A report by online recruitment service Hired, timed for National Coding Week, identifies employment areas where skill are most in demand. They are data, security (now a premium area following well publicised data breaches), Python, Ruby, UI (user interface) and UX (user experience).
"Mind the Gap: A Report on the UK's Technology Skills Landscape" also warns that the situation is likely to be further exacerbated by the UK's 'Brexit' withdrawal from Europe.
The report was put together from "proprietary information" from the recruitment activities of companies and candidates using Hired's onle service over the past 18 months. It was collected and sifted by its data science team.
UK will have 750,000 new digital jobs by 2020
It set the context of the UK as Europe's leading tech hub and the largest digital economy in the G20 (calculated as a percentage of GDP). Apparently the UK has more tech "unicorns" — business valued at $1b at least — in Europe. However, it questions whether it can maintain this lead given the uncertainty following Brexit and growth in other countries. It warns that an O2 report reveals that the UK will need to fill more than 750,000 new digital jobs by 2020 and train more than 2 million people with digital skills.
That's not looking likely against the failure of UK universities to increase the intake of computer science students since 2002/3. "With this in mind, there is a risk that the UK could fall behind other global leaders, particularly when you consider that the EU has stated that France performs better than the UK in terms of producing STEM graduates," says the report. And although it identifies the adoption of computer science and coding in the curriculum for schools in England as a step forward, there are no insights into how the qualifications regime will help recruit more computer science students.
The key findings for education are:
- Developers are a highly educated group: nearly three-quarters have an undergraduate degree or higher;
- Imperial [College, London] tops the chart for developer degrees, reflecting its status as the UK’s leading science-focused institution;
- Top tech-centric universities including Manchester, Bristol and Southampton all feature heavily;
- There is a burgeoning group of “self-taught” developers; 26% list no university education.
The report adds: "These figures are deeply worrying for the UK’s digital future. The lack of progress in significantly increasing the number of students taking computer science means the UK is highly likely to feel the effects of a tech skills gap for years to come, which could in turn have a serious impact on the country’s tech sector.
'Equally concerning — computer science gender imbalance'
"Attracting international talent is one way to counter this worrying trend, but only over the long term — and particularly if Brexit makes it harder for employers to attract overseas talent, the UK needs to develop a base of digital skills within its homegrown population. Equally as concerning is the gender imbalance among computer science students. Of the 63,000 UK students taking the subject in 2014-15, 85% were male, suggesting a massive gender gap that needs to be addressed as well."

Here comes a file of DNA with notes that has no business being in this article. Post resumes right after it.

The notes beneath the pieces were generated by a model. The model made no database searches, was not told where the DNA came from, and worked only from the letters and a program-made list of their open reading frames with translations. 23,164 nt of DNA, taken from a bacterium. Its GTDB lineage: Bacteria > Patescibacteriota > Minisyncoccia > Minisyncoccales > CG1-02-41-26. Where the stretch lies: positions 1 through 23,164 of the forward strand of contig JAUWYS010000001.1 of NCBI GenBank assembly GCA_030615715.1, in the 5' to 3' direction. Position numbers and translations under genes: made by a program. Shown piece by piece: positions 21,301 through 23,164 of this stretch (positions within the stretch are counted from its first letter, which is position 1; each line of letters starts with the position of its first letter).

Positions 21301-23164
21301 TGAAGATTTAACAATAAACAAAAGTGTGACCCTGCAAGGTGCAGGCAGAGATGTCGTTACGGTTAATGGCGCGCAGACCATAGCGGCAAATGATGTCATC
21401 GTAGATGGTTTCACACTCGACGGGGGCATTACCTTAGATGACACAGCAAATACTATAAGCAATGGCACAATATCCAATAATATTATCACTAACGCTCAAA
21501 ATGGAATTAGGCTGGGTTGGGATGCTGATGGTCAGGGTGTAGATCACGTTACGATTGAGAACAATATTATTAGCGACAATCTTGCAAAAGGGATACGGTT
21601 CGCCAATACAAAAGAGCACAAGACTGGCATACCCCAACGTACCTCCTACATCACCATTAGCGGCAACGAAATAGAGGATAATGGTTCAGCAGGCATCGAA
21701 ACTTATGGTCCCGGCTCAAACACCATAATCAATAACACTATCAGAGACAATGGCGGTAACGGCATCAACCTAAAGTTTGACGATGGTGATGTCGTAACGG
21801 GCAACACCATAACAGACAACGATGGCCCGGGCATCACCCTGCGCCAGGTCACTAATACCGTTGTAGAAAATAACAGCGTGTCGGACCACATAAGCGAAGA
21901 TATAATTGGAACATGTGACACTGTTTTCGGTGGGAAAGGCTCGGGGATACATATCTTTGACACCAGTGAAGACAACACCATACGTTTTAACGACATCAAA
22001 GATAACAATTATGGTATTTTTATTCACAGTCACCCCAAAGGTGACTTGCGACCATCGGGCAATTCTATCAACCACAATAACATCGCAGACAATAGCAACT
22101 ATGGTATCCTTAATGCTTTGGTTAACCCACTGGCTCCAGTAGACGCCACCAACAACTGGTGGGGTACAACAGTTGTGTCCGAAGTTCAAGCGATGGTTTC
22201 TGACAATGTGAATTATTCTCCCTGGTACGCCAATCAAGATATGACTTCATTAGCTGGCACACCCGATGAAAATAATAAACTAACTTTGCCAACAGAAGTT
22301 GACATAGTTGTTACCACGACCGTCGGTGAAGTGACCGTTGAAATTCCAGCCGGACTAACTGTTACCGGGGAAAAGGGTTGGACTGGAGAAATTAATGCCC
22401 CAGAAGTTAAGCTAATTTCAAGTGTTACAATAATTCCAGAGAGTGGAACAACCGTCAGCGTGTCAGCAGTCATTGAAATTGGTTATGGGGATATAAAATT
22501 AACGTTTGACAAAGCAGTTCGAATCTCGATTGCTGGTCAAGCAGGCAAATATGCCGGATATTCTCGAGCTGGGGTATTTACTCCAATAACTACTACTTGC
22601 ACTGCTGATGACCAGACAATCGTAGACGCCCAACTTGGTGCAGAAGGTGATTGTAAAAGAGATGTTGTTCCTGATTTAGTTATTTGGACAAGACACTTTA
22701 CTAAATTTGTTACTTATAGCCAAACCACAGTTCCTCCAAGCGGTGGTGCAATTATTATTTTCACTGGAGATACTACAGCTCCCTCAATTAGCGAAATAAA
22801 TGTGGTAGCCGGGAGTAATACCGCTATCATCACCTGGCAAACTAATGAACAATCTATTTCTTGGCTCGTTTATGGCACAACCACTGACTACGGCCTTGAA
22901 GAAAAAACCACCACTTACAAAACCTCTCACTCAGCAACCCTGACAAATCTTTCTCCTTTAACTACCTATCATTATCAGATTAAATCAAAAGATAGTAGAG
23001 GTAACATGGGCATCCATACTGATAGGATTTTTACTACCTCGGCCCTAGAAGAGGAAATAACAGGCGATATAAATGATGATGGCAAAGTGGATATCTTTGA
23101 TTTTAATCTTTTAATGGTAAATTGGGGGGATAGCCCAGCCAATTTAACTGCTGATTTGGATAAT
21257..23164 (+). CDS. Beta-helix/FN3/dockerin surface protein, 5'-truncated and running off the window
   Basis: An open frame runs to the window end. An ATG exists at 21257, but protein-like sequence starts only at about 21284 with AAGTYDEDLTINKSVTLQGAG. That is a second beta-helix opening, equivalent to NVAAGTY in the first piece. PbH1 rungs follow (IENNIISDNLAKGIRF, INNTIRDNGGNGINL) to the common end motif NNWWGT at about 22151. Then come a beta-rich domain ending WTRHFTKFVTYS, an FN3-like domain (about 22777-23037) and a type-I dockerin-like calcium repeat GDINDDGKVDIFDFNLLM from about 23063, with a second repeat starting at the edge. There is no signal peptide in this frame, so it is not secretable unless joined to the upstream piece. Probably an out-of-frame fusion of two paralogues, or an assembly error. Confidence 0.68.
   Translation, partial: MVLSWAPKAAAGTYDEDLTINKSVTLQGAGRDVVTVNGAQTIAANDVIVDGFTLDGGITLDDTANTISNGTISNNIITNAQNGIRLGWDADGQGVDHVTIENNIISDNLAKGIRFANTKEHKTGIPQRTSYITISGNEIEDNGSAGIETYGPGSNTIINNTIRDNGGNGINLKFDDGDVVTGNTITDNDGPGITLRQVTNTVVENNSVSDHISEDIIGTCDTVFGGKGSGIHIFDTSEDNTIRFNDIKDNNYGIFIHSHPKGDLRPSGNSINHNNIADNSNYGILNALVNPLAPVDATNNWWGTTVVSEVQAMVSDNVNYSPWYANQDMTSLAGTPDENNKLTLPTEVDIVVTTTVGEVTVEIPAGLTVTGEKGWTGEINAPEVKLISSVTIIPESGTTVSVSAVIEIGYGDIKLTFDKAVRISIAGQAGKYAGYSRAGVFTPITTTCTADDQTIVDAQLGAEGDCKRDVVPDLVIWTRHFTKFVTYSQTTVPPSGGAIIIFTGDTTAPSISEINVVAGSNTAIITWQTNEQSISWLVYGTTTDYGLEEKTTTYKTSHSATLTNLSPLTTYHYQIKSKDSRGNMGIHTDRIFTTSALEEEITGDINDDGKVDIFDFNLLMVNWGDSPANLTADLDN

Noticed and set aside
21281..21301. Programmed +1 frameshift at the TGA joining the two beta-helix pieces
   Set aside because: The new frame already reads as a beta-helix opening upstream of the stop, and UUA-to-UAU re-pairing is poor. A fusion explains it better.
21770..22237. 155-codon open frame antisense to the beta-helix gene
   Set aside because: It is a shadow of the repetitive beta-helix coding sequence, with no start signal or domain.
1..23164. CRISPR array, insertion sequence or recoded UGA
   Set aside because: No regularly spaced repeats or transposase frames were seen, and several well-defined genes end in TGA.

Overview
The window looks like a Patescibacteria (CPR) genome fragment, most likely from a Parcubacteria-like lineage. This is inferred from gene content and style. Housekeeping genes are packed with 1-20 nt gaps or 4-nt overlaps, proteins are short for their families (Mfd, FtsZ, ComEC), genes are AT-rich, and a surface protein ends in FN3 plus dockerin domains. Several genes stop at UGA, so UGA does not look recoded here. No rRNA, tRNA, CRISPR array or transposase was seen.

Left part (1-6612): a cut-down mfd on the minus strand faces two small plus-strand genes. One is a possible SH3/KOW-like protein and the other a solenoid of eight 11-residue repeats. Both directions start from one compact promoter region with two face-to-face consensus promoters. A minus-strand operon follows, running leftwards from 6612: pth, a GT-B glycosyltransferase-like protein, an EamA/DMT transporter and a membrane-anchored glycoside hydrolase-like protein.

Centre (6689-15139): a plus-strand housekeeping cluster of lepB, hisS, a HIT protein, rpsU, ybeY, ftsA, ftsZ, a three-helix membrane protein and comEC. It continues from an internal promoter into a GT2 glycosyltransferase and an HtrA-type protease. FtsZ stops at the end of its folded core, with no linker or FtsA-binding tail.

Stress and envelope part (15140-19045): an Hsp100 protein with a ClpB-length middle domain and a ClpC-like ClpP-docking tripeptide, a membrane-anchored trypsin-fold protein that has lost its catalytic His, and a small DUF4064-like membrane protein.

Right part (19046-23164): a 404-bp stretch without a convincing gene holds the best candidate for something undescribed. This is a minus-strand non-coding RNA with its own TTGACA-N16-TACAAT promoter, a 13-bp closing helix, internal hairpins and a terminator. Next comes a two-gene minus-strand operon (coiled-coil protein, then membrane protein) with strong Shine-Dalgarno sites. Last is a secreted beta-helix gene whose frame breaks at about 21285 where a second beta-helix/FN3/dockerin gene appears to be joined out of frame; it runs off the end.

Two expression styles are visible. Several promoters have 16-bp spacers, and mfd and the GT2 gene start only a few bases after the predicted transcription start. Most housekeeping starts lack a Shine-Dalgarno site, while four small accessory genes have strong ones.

The report also looked at the universities graduates were coming from (see chart) and the pay scales scales they were likely to enjoy in the industry. The average starting salary for software engineers is £30,000 to £35,000. That figure is between 7 and 25 per cent higher than their graduate peers according to statistics from the Association of Graduate Recruiters.
In her foreword to the report, president of campaigning industry body techUK Jacqueline de Rojas commented: "The UK needs people with the skills to help them keep pace and thrive in a digital future. This starts with inclusion – we must make sure that no part of the UK is left behind in the digital revolution, and people of all ages, genders, ethnicities, and socio-economic backgrounds are given the tools and access to education to develop their digital skills.
'We are on the cusp of a digital revolution'
"Hired’s ‘Mind the Gap’ report brings the issue of the skills gap to the fore and highlights the need for a new and innovative approach in the UK to growing our skills base. We need to look to our culture, and shift to a model of lifelong learning. We must commit to challenging our employees and peers to learn new skills, or to update their current set, to ensure we remain ahead of the curve.
"It’s time for industry leaders, government and think-tanks to work together to truly seize the moment to fulfil our potential as a digital nation of significance. By using the findings of this report, we can ensure that everyone has the opportunity to become engaged in the UK technology industry. We are on the cusp of a digital revolution; let’s not let it slip through our fingers.